Antony Gormley, the creator of the North East's famous Angel Of The North sculpture, has joined forces with prominent artists and musicians from the region to criticise Newcastle City Council's proposal to cut 100% of their arts funding.
In an open letter, famous names connected to the region like Gormley, Sting, Bryan Ferry and Mark Knopfler branded the authority's plans "totally unnecessary".
It is a "short-sighted attack on the arts" and the council risks "throwing away a shared cultural heritage that has been built up by generations and generations of ordinary people in the city", the letter said.
Antony Gormley, creator of the region's most iconic landmark
Neil Tennant, Lee Hall, Sir Thomas Allen, Robson Green and Jimmy Nail also signed the letter.
If the cuts are implemented, some of the venues affected will include the Laing Art Gallery, Theatre Royal, the Northern Stage and City Hall.
Musician Mark Knopfler said: "It is mortifying and shaming that these 100% cuts should be in Newcastle which has always enjoyed such a rich tradition in the arts."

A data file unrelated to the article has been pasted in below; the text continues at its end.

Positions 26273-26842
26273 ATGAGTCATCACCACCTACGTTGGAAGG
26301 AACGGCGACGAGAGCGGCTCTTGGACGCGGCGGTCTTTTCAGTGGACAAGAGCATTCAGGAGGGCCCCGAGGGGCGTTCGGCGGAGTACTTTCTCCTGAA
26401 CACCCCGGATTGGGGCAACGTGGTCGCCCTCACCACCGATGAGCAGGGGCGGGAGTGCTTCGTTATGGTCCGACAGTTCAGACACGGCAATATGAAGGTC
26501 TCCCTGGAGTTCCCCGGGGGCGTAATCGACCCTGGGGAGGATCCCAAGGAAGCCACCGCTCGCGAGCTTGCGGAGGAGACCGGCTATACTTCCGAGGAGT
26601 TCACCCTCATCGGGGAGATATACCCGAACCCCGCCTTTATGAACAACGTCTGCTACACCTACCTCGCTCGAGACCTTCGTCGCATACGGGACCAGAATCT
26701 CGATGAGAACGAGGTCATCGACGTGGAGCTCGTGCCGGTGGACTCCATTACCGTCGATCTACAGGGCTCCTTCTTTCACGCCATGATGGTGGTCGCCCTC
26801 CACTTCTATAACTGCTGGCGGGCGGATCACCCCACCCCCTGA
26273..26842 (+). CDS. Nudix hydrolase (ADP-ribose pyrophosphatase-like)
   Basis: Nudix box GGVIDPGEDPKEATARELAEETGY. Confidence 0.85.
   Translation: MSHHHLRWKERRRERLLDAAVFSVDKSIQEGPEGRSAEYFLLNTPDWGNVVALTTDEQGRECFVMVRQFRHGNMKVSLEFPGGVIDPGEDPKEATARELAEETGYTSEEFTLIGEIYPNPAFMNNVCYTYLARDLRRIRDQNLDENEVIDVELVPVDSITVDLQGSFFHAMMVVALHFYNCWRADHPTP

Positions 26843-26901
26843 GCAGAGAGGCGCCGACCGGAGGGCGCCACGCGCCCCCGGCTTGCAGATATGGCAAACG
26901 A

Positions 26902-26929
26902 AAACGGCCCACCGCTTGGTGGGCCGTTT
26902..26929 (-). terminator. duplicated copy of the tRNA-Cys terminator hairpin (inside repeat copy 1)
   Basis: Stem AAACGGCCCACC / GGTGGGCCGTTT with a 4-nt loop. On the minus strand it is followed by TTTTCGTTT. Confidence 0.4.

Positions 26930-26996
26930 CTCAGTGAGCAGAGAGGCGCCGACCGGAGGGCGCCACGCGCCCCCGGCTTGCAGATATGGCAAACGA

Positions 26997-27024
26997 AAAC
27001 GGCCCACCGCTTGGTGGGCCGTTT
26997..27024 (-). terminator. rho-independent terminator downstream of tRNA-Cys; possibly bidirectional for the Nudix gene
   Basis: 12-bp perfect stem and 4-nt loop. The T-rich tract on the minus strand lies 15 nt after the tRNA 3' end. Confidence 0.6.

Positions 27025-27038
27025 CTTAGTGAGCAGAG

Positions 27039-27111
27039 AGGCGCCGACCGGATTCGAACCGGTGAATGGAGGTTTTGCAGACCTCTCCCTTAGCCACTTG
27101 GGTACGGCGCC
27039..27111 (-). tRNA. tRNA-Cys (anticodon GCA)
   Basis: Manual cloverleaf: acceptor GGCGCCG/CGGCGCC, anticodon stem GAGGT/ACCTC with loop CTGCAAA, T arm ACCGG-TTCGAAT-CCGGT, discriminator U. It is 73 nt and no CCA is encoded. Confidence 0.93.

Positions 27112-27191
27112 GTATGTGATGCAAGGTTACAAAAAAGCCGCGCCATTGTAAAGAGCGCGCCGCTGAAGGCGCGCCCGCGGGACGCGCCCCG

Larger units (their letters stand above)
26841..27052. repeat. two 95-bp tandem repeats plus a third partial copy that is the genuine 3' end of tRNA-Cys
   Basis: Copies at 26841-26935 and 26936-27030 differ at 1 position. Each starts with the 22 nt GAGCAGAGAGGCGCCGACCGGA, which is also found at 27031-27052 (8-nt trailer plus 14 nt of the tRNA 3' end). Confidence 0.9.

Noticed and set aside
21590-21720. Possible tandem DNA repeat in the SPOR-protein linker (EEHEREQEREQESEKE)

Playwright Lee Hall said: "We understand that the arts should not be sacrosanct in a climate of retrenchment but the draconian and scorched earth nature of these proposals is self-defeating.
"The list of signatories demonstrates Newcastle is remarkable in having produced so many artists who did not come from privileged backgrounds."
The council should "rethink this baffling decision and find an appropriate way to preserve the arts in Newcastle", the letter concludes.
In response the council said it recognises that some of its decisions are not palatable but it can only spend the resources it has.
"Newcastle is one of the very few councils that is setting out three years of its budget rather than year by year and is therefore being much more transparent about the implications of the Government's austerity measures," a spokesman for the council said.
"We face unpalatable decisions which we know are counterproductive and, in many cases, false economy but the council can only spend the resources that it has as it faces losing more than a third of its budget over the next three years.
"The reason for a long-term approach is to be able to talk with cultural organisations to find alternative sources of funding, and we are having positive discussions with organisations across the city about what we need to do together."
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